So, screen time. Ken and I have continuous disagreements in this department.
He: I owe my entire childhood imagination to TV! Where would I be without cereal and cartoons? Do you not remember the joy of Sofa Saturday mornings?
She: I owe my entire childhood imagination to books! Where would I be without Laura Ingalls Wilder? Do you not remember the joy of FROLICKING THROUGH NATURE?!
The odd thing here, the really odd thing here, is that Ken grew up with TV and I grew up with books, and Ken is decidedly smarter than I am. BY FAR. Long shot. No question about it. Ask anyone.
(Why yes, now that you mention it, that is annoying! You’re so right!)
The other odd thing here, the other really odd thing here, is that Ken grew up with Spiderman and I grew up with Laura Ingalls, and do you want to guess who frolics through nature now? Who is more up for adventure, for outdoor exploration, for running in waist high grass and tumbling down the hills below?
Hint: It’s not me.
So, I’m not faring particularly well in the screen time debate, currently.
I’m not anti screen time. But I don’t know, I am a little bit. I rarely answer texts within any sort of traditional time frame. I keep my phone on silent. I work strict early morning hours when Bee is asleep and then? Then, the technology goes awayyyyyyyy. It’s gone. Out of sight, out of mind, out of ether, unless I’m using my phone to play The Jackson Five for a rousing kitchen dance party.
I just, I prefer it gone. It makes me anxious, all of that stimulation, so much distraction. I was not gifted with mulit-tasking, and I certainly don’t need the help of a device zzzzzzzzing at me to interrupt my already muddied thoughts.
There are perks, of course. Technology stretches kids, bends their minds and imaginations, offers immense learning opportunities, provides access to ideas new and old, big and small, ordinary and mind-boggling. And when Ken and I started making homeschool plans for Bee’s preschool and kindergarten years, we each chose one clear path to lead her toward.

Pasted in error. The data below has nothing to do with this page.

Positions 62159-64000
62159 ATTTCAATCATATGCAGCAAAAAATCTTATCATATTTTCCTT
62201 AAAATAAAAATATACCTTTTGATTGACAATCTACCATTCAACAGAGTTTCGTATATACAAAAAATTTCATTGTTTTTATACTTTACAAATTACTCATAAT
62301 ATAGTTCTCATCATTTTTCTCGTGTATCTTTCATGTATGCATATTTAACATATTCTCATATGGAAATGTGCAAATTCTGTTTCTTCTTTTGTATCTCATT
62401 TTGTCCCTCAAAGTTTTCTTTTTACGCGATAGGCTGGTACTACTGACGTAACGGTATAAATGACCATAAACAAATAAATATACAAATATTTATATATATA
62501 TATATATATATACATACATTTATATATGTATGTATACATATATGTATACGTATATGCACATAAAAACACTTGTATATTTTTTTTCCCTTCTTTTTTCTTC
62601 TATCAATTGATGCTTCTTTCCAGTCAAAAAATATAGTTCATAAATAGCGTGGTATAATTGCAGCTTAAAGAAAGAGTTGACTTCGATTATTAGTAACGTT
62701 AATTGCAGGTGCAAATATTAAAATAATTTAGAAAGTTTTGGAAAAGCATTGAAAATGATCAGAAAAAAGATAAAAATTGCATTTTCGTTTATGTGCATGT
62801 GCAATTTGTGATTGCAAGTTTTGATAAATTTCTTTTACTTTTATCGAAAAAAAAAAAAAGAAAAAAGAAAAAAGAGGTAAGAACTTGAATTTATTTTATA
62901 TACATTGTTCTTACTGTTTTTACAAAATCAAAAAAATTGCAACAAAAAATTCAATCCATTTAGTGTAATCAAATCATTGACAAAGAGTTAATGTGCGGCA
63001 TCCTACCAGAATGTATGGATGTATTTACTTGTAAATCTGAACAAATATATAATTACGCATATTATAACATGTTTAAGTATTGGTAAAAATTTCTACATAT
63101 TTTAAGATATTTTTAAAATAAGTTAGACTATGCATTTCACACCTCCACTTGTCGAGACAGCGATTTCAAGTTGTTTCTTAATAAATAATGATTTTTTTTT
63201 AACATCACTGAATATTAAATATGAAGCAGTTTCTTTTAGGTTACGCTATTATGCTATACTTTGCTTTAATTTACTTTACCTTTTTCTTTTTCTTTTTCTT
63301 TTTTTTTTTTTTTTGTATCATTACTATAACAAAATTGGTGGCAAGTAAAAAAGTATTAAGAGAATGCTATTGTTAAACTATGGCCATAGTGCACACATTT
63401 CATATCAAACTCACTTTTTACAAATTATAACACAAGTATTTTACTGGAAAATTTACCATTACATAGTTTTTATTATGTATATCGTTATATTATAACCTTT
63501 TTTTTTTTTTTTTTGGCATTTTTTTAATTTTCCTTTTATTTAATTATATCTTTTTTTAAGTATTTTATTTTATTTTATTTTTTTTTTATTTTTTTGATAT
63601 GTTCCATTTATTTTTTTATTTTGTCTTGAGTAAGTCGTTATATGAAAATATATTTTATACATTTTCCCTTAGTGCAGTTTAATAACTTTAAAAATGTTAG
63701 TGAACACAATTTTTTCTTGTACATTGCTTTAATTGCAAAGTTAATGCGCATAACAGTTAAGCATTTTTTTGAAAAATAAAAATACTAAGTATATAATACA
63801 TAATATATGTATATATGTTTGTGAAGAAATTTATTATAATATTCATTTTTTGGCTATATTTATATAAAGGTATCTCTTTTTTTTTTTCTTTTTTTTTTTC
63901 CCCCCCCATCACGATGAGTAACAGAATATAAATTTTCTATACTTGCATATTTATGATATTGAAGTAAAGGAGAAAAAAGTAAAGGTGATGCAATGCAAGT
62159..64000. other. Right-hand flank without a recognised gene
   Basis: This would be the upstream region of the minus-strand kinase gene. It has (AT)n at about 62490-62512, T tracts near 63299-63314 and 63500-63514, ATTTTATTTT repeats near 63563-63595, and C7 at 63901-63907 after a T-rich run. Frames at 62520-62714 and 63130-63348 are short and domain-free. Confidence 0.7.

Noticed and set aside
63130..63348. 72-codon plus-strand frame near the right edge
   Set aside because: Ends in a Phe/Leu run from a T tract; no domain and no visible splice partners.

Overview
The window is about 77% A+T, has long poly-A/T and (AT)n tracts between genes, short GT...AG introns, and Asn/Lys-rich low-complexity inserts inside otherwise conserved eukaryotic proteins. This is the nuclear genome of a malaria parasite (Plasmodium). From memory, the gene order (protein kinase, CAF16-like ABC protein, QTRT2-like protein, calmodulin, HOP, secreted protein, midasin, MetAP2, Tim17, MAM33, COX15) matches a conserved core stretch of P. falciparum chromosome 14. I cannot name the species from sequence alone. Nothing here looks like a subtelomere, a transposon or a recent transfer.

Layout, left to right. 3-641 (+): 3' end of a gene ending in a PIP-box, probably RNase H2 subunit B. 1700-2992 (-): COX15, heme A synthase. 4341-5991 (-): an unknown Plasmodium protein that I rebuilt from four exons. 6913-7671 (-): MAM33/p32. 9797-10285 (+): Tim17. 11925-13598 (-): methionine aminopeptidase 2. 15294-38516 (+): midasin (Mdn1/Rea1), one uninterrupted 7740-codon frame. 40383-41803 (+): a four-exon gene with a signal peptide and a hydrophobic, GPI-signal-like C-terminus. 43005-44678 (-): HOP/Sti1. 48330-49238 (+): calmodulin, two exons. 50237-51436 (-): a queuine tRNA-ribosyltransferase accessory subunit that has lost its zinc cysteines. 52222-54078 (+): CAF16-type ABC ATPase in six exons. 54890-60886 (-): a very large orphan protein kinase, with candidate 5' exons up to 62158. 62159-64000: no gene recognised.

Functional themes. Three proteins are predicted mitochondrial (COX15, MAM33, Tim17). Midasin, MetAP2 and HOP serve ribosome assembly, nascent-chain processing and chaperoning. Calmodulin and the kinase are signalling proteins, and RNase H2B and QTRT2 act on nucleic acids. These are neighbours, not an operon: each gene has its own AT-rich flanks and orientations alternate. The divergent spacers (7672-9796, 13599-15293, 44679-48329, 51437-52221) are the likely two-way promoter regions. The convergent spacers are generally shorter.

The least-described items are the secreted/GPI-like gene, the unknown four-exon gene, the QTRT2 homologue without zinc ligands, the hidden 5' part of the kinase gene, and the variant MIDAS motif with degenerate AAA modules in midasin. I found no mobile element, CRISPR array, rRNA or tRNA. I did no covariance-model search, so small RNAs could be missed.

I knowwwwwwwww. #WhoAmI?
There are a slew of reasons I love the idea of teaching kids to code. I love focusing a toddler’s energy on creating what they love to consume. (Love iPad games? Let’s make one!) I love introducing new ways to solidify the importance of cause and effect – in play, and in life. I love offering critical thinking challenges at a young age. And I love the opportunities a valuable skill like coding might offer in her later years.
But what I didn’t love was more screen time. I didn’t love how programming games were geared toward older children with larger attention spans and more mature thought patterns. And I thought about putting the coding efforts on hold until she was older (even though man, these years are like language sponges – it’s the perfect time!!!!!!).
I found Cubetto.
It’s no Candyland (boring). It’s certainly no Chutes & Ladders (suuuuuper boring). You get to help a tiny little wooden robot find his way home, and it’s the one game Bee asks to play that I offer an emphatic “Yes!!!” — and not because I’m feeling merciful.
It’s fun, that’s all.
It’s coding, minus the screen.
It’s learning, minus the drills.
It’s technology, minus the technology.
Yesterday, Bee and I are finishing a lunch of turkey, carrots, a pickle. Wanna play the robot game? she says.
So we do. We fit our colored pieces into the wooden keyboard to send the robot left, left again, now go three squares to the oak tree!
We both watch, mesmerized, as the robot understands where we’re guiding it with only a few patterns, a function, a plan.
After we’re finished, after the robot has gone home to his palace, after we’ve crossed the sea, stopped at the boat, journeyed through the mountains, after the map has been folded and the wooden parts are stored, Bee sneaks away to her room where I find her – fifteen minutes later – building her own robot game with blocks, a blanket, her stuffed bunny.
Go left, bunny. Now, right! Watch out! Don’t crash at the oak tree! she calls.
What’s she doing? Ken asks, passing through the hallway.
She’s programming, I say.
This is an essay written for my friends at Primo Toys, who have successfully funded the Montessori approved Cubetto with still 21 more days to go on Kickstarter. Join here to order yours ($195), if you’d like!